Following a familial path to teachingFor Lanka Liyanapathiranage teaching is a family trait.
By: Amber Kispert-Smith, Woodbury Bulletin
EDITOR’S NOTE: This is the third in a series of stories on the recipients of the Woodbury Chamber of Commerce award for educators, business organizations and citizen of the year.
For Lanka Liyanapathiranage teaching is a family trait.
His mother was a teacher. His aunt was a teacher. And his stepmother had her teaching license.
“I’ve actually always really liked school,” he said. “But I also like working with youth, so I didn’t know if that was the direction I wanted.”
Liyanapathiranage apparently made the right decision as the Woodbury Chamber of Commerce recently named him the 2010 “Secondary Educator of the Year.”
“You work so hard, and you don’t even know why you deserve it,” Liyanapathiranage said. “I feel like I’m doing as much as everybody else.
“It’s rewarding and humbling because you know what you are doing is effective or touches someone.”
Liyanapathiranage will receive his award at the Woodbury Chamber of Commerce’s annual gala Jan. 21.
Building strong character
While Liyanapathiranage was a student at the University of Minnesota-Twin Cities, he said he debated between pursuing a teaching career and working with youth in the community in some other form.
It was on the last day of his student teaching semester that he decided that education was the right path for him.
“I decided I wanted to teach because of the amount of community my mentor teacher was able to build with her students as well as push the academics,” he said. “She did a really good job of balancing academics and community within her classroom and that was really powerful because character is really really important to me.”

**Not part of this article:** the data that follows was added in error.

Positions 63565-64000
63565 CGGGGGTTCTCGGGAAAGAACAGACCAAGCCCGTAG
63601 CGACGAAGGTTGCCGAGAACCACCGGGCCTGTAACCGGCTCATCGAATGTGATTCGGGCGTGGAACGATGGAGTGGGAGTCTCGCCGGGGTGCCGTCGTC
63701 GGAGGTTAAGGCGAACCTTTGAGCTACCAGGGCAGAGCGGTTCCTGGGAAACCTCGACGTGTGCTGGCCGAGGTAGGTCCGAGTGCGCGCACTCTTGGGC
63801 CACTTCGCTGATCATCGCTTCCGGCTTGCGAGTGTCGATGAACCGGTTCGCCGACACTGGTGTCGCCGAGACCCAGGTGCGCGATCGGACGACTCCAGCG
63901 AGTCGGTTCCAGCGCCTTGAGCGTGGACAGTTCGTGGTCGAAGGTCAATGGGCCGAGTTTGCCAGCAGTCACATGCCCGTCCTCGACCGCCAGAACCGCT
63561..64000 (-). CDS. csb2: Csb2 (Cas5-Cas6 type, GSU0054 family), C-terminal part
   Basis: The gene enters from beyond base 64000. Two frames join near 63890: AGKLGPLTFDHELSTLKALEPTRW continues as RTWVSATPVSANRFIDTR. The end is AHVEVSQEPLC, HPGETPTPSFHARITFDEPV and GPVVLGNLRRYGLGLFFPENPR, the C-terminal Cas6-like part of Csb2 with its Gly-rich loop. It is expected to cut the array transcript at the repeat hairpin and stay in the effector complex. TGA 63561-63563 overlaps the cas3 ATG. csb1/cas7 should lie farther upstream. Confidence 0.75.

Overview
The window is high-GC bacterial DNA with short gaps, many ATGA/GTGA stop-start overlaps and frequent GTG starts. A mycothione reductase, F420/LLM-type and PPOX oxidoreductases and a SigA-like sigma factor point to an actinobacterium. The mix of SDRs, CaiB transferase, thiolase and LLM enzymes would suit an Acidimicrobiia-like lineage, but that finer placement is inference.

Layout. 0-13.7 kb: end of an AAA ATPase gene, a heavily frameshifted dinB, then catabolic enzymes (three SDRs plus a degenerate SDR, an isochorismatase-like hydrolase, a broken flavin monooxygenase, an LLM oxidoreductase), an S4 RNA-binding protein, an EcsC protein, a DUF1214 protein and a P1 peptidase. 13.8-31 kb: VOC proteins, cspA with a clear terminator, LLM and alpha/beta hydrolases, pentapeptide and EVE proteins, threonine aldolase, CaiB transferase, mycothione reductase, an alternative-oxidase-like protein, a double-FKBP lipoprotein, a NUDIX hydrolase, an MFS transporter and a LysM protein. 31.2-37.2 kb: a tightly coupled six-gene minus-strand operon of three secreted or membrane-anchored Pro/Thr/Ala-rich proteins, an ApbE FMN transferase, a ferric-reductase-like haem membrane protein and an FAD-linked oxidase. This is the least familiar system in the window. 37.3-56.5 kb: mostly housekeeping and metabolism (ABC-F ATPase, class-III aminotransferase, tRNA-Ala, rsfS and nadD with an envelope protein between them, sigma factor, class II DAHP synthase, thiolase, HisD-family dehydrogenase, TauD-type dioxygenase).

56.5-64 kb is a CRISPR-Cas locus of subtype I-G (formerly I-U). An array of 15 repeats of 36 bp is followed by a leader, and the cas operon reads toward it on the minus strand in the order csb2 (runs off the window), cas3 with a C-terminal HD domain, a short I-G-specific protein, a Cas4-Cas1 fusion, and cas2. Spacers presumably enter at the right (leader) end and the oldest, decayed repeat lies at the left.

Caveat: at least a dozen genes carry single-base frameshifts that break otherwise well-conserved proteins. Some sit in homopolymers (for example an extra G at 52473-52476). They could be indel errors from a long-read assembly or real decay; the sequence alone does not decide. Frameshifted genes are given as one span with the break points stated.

Liyanapathiranage, a Woodbury resident, received his teaching degree from the University of St. Thomas before beginning at Woodbury Elementary School four years ago.
Liyanapathiranage spent two years at Woodbury Elementary School before moving to Woodbury Middle School.
Liyanapathiranage said he decided to make the shift from elementary to middle school because he felt it gave him another opportunity to help his students define their characters.
“I work really hard so that I can relate to them,” he said.
Liyanapathiranage said he enjoys being able to weave in character-development and the various things that his students are dealing with into his subject area.
“I wouldn’t say I’m passionate about language arts, I’m more passionate about kids and their character,” he said. “I get to use language arts as a vehicle to instill character and morals.”
Liyanapathiranage is also heavily involved with his students outside of school with student council, the school’s video yearbook, a book club, WEBB, the anti-bullying committee and the advisory committee.
“You get to know your students on a different level,” he said. “You see a whole other element of your students.”
A trusted adult
Liyanapathiranage said the biggest contributing factor to being seen as a trusted adult rather than just a “teacher” is catering to the students emotionally and socially, rather than just academically.
“Doing that gives you so much more freedom into the academics because they trust you, they trust that you want what’s best for them,” he said.
Liyanapathiranage said he take sfive minutes every day, in all of his classes, to talk with students about what’s going on in their lives, what types of things are they seeing and how they are feeling.
“They don’t always get the opportunity to discuss these things,” he said. “They have so much to say, so much wisdom.”
On the academics side of things, Liyanapathiranage said he tries to keep his class periods moving by not spending more than 15 minutes on any one topic, but continuing those topics all throughout the year rather than by unit.
Liyanapathiranage said the component of his teaching that is most effective, at least according to what he’s heard from parents, is that he holds his students accountable in everything they do
“I hold my students to high level of accountability, but not just academically, but also in their lives,” he said. “I am making sure that I’m doing the best for these kids.”
The Woodbury Chamber of Commerce’s “Lets Paint the Town” Annual Gala will be Jan. 21 from 6-10 p.m. at the Prom Center in Oakdale. For more information or to purchase tickets visit www.woodburychamber.org